How to \(\phi\) and \(\psi\) modify the dynamics? \(\psi\) is zero at \(d_A=d_J\) or \(\frac{P_J}{J} = \frac{P_A}{A}\). It will be positive if the class with higher infection rate also has a higher base mortality rate, and negative otherwise. A positive \(\psi\) value will decrease the growth of the parasite population, as more-infected individuals will die at a faster rate, removing more parasites from the population.

\(\phi\) is zero at at \(\frac{P_J}{J} = \frac{P_A}{A}\), but not at \(\alpha_J = \alpha_A\), meaning that dynamics should deviate from an a model without age structure even if there is no difference in disease-driven mortality between age classes. For \(\phi\) to be positive either both or neither of the terms in parenthesis must be greater than zero, or

\[\left(\frac{P_J}{J} > \frac{P_A}{A}\right) \Leftrightarrow \left(\alpha_J \frac{P_J}{J} > \alpha_A \frac{P_A}{A}\right)\]

Note that if \(\alpha_J = \alpha_A\), this is always true. So if the disease has an identical effect on both age classes, \(\phi\) will be positive. A positive value of \(\phi\) will slow growth of the parasite population by increasing the death rate of the more infected population, more rapidly removing parasites. The reverse will happen when \(\phi\) is negative. The more infected population will lose fewer individuals to disease because of a low relative \(\alpha\) value, and the rate of parasite growth will increase because these individuals will remain to reproduce. Essentially, the value of \(\phi\) represents whether the ratio \(\alpha_J/\alpha_A\) enhances or offsets the non-linear relationship between parasite load and parasite loss caused by aggregation of parasites.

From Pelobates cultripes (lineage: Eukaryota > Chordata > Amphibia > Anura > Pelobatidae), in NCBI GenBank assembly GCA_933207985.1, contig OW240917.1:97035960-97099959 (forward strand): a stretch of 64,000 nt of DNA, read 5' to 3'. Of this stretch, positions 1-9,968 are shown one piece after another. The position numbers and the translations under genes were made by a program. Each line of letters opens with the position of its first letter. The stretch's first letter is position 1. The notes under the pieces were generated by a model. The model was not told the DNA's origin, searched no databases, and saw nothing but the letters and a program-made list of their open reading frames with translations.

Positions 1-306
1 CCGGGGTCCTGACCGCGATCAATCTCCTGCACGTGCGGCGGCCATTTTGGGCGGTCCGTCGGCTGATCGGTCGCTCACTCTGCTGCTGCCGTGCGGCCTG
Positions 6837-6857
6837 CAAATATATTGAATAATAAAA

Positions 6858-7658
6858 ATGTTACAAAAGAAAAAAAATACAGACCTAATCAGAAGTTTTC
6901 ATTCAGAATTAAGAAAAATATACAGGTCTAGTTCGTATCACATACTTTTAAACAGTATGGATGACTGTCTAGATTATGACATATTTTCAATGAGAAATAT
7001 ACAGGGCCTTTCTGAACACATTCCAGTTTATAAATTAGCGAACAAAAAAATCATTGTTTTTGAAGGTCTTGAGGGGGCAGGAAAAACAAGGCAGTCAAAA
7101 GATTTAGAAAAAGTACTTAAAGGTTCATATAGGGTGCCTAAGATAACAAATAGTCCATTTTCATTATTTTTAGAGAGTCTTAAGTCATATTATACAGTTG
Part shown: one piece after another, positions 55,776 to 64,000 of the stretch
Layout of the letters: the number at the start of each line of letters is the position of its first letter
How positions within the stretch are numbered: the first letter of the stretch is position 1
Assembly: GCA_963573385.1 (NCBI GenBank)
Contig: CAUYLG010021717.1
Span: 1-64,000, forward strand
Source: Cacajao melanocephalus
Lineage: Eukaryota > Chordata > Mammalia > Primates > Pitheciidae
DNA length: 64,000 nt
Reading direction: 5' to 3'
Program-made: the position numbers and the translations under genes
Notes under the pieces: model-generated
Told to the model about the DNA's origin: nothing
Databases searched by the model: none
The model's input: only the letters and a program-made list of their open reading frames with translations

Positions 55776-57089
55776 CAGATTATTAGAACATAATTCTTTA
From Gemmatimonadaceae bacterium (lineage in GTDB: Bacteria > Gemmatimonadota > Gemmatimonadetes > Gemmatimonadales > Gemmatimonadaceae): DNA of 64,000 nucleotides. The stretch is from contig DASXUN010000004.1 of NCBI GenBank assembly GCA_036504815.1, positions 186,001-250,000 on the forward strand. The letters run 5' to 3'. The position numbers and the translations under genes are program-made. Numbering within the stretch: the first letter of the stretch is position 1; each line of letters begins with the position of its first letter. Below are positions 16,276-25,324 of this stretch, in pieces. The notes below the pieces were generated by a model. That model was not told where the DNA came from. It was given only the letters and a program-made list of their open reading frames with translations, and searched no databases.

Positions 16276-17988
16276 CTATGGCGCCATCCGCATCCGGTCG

Now the system of equations is:

\[ \begin{aligned} \frac{dN}{dt} &= Nf \left(1 - \frac{N}{K}\right) - dN - \alpha P \\ \frac{dP}{dt} &= \lambda N P - (\mu + d) P - \alpha P \left(1 + \frac{P}{N}\right) - P(\psi + \phi) \end{aligned} \]

Since all terms in \(\psi\) and \(\phi\) contain \(P_X\) values in the numerators but not denominators, as \(P \rightarrow 0\), so do \(\psi\) and \(\phi\). This means that the growth rate of the parasites is unaffected by the population structure when numbers are small. We can calculate this rate, which is the same as it would be with no population structure:

\[\frac{dP/dt}{P}\bigg|_{P\rightarrow 0} = \lambda N - \mu - d - \alpha\]

\[N_{\text{threshold}} = \frac{\mu + d + \alpha}{\lambda}\]

(A reminder here that reducing \(\alpha\) but not \(\lambda\) in the tanoak population is a losing strategy)

Setting \(dN/dt = 0\), we can solve for \(\frac{P}{N}\).

\[ \frac{P}{N} = \frac{f\left(1-\frac{N}{K}\right) -d }{\alpha} \]

Under disease-free conditions, this is easily solved for \(N\):

\[N_{eq}\big|_{P=0} = {K\left(1-\frac{d}{f}\right)}\]

If the population was unstructured, we would get:

\[N_{eq}\big|_{P_{eq} > 0} = \frac{\mu + \alpha + f}{\lambda + \frac{f}{K} } \]

With the age structure, \[ \begin{aligned} \frac{dP}{dt} &= 0 = P\left(\lambda N - \mu - d - \alpha - \alpha \frac{P}{N}\right) - P(\psi + \phi)\\ N &= \frac{\mu + \alpha + f + \psi + \phi}{\lambda + \frac{f}{K}} \end{aligned} \]

Positive values of \(\psi\) and \(\phi\) increase the overall host population, and following the expression for \(P/N\) above, reduce the mean infection level.